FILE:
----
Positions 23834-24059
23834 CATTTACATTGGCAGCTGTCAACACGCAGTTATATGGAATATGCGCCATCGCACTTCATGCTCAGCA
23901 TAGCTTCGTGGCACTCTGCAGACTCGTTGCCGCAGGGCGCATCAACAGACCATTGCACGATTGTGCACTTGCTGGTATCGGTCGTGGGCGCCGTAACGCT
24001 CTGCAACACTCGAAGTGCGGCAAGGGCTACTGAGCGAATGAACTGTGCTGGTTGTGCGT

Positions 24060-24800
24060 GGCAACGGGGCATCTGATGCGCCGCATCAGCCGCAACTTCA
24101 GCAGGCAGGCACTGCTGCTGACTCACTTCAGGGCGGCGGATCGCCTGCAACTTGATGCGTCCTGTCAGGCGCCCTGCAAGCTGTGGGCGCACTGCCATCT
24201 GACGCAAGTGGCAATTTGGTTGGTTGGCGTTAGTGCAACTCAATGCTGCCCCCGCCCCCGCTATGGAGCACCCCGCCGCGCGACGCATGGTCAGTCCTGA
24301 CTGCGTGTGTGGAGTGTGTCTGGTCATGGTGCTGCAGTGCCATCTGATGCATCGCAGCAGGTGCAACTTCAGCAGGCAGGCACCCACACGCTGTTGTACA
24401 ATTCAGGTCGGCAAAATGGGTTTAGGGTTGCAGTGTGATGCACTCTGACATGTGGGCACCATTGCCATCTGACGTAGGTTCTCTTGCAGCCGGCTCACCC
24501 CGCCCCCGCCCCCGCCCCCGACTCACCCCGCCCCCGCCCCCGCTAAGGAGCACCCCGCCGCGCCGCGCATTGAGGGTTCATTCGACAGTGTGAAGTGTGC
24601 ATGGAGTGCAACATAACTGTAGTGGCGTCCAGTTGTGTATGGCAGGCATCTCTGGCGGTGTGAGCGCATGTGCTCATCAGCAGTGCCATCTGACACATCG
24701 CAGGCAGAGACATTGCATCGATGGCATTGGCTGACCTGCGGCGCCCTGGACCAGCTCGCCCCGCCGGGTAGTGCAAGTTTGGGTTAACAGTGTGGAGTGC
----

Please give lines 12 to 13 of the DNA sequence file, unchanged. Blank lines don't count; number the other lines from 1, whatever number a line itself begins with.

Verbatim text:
24601 ATGGAGTGCAACATAACTGTAGTGGCGTCCAGTTGTGTATGGCAGGCATCTCTGGCGGTGTGAGCGCATGTGCTCATCAGCAGTGCCATCTGACACATCG
24701 CAGGCAGAGACATTGCATCGATGGCATTGGCTGACCTGCGGCGCCCTGGACCAGCTCGCCCCGCCGGGTAGTGCAAGTTTGGGTTAACAGTGTGGAGTGC